Things Fall Apart Post Colonial Analysis of Christianity and Igbo Tradition

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The Mbaino tribe in Things Fall Apart practice many traditions that the Western culture would deem superstitious. The Western religion allows for the Christian ideals to prove many of the native traditions superfluous when infiltrating the native’s land during colonization. This disassembling of traditions is introduced by Christianity’s unshakeable stance that native deities have no power because they are mythical. However, the new practices and dismantling of tradition the missionaries prove can never be revoked or forgotten from the native lands.

The Christians first must defy a strong belief held amongst each tribe and that is the beliefs about the Evil Forest. Because the tribe would never try to put the missionaries in a position where they could cultivate and grow stronger, the elders give them a piece of land that would surely take care of the nuisance of the conflicting religion illustrating the esteem the Evil Forest has among the tribe. Achebe writes, “ they did not really want them in their clan, and so they made them that offer which nobody in his right senses would accept.

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They want a piece of land…said Uchendu…”we shall give them a piece of land. ’ He paused, and there was a murmur of surprise and disagreement. ‘Let us give them a portion of the Evil Forest, they boast about victory over death. Let us give them a real battlefield…” (149). However, the missionaries eliminate the power of the forest by inhabiting it. The missionaries were undaunted by the land and the natives could not ignore the missionaries prevalent attitudes, “and then it became known that the white man’s fetish had unbelievable power… Not long after, he won his first three converts” (149).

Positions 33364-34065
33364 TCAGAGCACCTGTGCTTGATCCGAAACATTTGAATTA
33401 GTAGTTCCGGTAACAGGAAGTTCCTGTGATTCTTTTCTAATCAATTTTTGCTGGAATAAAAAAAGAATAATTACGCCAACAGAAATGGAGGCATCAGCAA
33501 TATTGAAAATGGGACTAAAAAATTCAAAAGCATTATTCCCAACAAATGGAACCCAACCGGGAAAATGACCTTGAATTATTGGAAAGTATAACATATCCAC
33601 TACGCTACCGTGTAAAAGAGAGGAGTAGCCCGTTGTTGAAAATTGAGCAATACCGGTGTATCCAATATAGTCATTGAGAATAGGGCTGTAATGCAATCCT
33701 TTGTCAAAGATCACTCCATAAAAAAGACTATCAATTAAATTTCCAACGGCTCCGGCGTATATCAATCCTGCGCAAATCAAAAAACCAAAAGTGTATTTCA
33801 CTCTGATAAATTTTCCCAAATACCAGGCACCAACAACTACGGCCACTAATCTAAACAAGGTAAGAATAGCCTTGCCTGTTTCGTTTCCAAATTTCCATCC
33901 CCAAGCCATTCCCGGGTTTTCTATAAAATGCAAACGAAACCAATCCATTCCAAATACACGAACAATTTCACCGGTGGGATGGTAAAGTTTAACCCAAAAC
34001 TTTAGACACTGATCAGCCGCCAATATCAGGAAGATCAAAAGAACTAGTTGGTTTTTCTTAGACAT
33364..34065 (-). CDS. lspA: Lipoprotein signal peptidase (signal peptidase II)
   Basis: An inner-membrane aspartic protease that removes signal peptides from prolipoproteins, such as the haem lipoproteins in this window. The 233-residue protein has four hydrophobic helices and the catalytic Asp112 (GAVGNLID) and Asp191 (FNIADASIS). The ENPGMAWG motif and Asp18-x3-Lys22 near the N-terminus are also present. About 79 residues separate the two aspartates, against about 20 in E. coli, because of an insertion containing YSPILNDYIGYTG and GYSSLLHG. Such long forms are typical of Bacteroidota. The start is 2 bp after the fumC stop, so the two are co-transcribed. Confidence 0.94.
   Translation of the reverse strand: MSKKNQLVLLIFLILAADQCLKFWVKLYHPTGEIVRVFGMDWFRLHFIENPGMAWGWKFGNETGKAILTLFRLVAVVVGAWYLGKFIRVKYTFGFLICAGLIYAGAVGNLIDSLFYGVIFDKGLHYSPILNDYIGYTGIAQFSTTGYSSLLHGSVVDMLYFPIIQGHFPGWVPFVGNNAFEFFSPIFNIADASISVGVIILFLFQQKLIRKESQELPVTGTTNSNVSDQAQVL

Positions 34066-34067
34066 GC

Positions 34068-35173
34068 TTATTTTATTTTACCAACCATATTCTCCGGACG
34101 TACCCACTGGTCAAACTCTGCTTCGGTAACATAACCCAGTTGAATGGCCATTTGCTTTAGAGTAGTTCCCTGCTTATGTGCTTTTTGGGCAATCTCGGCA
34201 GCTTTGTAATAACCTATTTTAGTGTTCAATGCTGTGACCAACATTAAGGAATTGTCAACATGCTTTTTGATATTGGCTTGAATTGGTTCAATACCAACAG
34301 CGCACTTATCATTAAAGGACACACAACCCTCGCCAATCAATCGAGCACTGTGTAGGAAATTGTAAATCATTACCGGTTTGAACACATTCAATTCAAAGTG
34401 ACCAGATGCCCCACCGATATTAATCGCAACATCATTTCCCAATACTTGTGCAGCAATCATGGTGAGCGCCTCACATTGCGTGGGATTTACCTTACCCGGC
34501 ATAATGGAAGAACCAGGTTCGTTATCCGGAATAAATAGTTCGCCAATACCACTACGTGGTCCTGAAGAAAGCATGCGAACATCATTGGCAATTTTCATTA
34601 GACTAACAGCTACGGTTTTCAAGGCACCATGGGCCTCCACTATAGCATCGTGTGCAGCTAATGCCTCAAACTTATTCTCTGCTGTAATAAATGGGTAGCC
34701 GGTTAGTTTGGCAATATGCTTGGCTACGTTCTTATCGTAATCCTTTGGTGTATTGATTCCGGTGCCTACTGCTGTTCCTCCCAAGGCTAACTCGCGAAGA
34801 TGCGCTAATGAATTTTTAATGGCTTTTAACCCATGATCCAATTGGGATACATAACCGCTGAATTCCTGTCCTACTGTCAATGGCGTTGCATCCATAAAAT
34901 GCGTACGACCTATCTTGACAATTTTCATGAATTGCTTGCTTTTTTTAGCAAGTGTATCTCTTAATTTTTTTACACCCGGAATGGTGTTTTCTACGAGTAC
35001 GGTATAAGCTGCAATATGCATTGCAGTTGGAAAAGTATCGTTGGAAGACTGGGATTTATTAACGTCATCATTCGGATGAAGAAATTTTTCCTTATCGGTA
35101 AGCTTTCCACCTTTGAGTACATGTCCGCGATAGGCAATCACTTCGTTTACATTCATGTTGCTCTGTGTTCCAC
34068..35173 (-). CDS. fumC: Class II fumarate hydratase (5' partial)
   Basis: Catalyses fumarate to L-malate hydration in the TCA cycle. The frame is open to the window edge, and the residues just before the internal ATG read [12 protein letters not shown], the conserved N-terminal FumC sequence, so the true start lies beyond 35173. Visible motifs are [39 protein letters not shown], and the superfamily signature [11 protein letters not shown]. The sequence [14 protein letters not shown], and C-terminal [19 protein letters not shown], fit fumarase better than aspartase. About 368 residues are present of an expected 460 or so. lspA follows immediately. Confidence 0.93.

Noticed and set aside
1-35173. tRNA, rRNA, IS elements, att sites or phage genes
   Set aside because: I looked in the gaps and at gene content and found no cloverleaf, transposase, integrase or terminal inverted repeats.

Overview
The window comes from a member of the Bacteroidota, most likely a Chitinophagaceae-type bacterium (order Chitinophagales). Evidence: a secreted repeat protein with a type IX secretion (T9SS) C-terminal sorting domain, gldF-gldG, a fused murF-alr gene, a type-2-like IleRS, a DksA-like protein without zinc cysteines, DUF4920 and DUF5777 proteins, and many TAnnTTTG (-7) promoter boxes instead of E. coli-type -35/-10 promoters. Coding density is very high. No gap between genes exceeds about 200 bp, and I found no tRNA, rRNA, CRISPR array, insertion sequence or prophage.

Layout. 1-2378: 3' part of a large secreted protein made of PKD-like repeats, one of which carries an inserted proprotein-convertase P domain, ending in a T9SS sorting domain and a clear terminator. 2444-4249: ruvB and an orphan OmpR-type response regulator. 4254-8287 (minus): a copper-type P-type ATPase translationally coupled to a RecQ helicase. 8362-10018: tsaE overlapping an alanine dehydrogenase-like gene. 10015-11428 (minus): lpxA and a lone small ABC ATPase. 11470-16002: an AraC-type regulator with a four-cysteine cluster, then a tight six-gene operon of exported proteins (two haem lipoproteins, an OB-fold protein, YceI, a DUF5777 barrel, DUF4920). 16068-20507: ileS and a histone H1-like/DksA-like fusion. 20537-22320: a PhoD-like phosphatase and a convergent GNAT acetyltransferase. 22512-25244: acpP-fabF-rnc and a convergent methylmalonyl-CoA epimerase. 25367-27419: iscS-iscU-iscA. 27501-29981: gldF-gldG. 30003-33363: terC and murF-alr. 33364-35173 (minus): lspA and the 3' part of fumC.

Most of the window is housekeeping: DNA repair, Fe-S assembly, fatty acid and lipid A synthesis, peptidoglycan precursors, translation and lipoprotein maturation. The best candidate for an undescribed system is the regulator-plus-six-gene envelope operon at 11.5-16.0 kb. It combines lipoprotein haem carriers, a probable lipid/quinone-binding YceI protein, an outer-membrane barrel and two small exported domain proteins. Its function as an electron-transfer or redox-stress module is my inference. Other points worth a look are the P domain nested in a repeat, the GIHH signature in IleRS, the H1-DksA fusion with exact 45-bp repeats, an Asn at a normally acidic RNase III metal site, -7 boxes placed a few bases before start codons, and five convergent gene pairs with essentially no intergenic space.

Nevertheless, the power of the forest was not completely revoked until the final day the villagers believed the gods allotted for evil. Achebe explains, “in such cases they set their limit at seven market weeks, or twenty-eight days. Beyond that limit no man was suffered to go… the villagers were so certain about the doom that awaited these men that one or two converts thought it wise to suspend their allegiance”(150). The beliefs are so strong in the tribe that even the converted men decide to stop and see what happens. The outcome is crucial for the missionaries. The Evil Forest represents a land cursed by their many gods.

When a native tries to defy any of their multiple deities’ cursings or laws the outcome yields death. The Evil Forest, therefore, is the only place to banish those that are cursed and are evil, with sickness, or newly born twins, or mutilated baby bodies because banishment to the Evil Forests separates the tribe’s community from the a traditional evil and keeps them safe from their deities’ wrath by not harboring evil in their communities. Bastian, the author of “The Demon Superstition”, writes a thorough evaluation of both sides from the history of the Church Mission Society and Ontisha, Nigeria.

Her examination focuses on “the idea of paradox—of two oppositional paradigms competing for truth value in a group’s imaginary—[which] is particularly salient” (14). This is demonstrated in each case the missionaries verify the truth of their beliefs as they unravel each superstition. The power the missionaries derive from the ‘truth value’ earned in each episode is critical in their conversion of the Igbos. This adds to the truth value that the missionaries carry. After The missionaries disprove the mystical that is to stop the abominable outcasts from converting.